Nina Gualinga Speaks Up About Climate Change and COP20


Activist Nina Gualinga

Nina Gualinga Speaks Up about the Environment. Print screen taken from YouTube video Keep the Oil in the Ground.

Nina Gualinga is from a small community in Ecuador called Sarayaku. She is an activist for the rights of Indigenous people, speaking up on platforms such as the Huffington Post about protecting the Indigenous cultural identity that contains traditions to use resources in sustainable ways. In particular, she focuses on Indigenous practices that encourage regrowth and regeneration of resources.

Recently, Nina Gualinga spoke about climate change at the COP20 Climate Conference that took place in Lima in December of 2014. She spoke to the world leaders in attendance about the importance of protecting the environment to help make for a better world for future generations. She explained that it is vital to use resources wisely now to avoid environmental disasters and further irreversible climate changes.

In particular, Gualinga advocates reducing global usage of fossil fuels. Namely those resources are gas, oil and coal. Currently, these fuel reserves are being burned at an alarmingly fast rate, which is raising global warming. According to Eye on Latin America “between 60-80% of the world’s known fossil fuel reserves need to be left in the ground, instead of being burned and thus resulting in vast amounts of carbon dioxide being released into the environment…”

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Compassion International: Precious Gifts

This post from Judith at the Among the Pots and Pans blog is perfect for the holiday season. Note how Judith points out how she uses the poinsettia plant to lift her up in spirit, and how she suggests offering compassionate gifts. Inspiring? Yes!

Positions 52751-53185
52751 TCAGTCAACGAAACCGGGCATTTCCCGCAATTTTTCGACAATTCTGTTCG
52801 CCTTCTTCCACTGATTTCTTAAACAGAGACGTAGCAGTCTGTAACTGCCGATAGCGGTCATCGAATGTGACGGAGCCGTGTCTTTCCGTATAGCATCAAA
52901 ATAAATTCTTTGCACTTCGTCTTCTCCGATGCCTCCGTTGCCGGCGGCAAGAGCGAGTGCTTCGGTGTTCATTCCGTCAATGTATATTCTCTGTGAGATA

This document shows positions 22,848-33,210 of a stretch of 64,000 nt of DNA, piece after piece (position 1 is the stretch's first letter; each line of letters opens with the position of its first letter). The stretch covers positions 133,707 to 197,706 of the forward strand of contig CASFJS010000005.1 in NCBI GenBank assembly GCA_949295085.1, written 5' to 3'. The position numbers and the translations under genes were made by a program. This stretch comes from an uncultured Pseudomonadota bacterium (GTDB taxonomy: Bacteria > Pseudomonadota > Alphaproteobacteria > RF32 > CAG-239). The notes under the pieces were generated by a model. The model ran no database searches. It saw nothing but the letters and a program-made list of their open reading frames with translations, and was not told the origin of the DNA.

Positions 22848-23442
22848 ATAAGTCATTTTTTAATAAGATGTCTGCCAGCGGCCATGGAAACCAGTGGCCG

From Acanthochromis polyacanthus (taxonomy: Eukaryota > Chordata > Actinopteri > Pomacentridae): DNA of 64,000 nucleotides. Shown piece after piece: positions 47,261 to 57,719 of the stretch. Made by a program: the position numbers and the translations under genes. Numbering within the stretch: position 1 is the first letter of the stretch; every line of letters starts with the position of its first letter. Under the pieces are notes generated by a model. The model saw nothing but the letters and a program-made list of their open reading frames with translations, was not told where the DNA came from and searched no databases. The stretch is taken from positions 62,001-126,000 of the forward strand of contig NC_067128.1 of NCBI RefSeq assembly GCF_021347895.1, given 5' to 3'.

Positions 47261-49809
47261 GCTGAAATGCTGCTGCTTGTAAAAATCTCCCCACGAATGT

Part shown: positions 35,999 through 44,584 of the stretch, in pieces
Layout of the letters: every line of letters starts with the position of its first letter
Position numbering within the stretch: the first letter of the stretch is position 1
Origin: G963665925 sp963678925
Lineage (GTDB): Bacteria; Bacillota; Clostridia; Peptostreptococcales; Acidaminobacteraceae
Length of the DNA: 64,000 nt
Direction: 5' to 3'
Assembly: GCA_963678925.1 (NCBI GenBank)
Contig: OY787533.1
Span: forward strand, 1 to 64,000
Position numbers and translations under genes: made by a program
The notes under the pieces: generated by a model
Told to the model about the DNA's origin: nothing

Among the Pots and Pans

Poinsettia Image by Marit & Toomas Hinnosaar, on Flickr

The Christmas season can trigger a variety of memories and emotions — some bittersweet.  As we anticipate the joyful arrival of the infant Jesus into our homes, we are surprised when the shorter days darken our moods. We are disappointed to find ourselves feeling exhausted just when we are supposed to feel cheerful and inspired. We avoid much needed rest because we want to go the extra mile to make the season “perfect” for our families, our friends, ourselves.

I tend to find comfort and inspiration from nature — especially plants and flowers. I am encouraged when I remember a few facts about the poinsettia, one of the most popular symbols of the Christmas season. Its showy, red petal-like leaves or bracts decorate homes, offices and churches between Thanksgiving and Christmas. Those brilliant colors are only possible if the plant gets enough hours of rest — total darkness, in fact — from September through…

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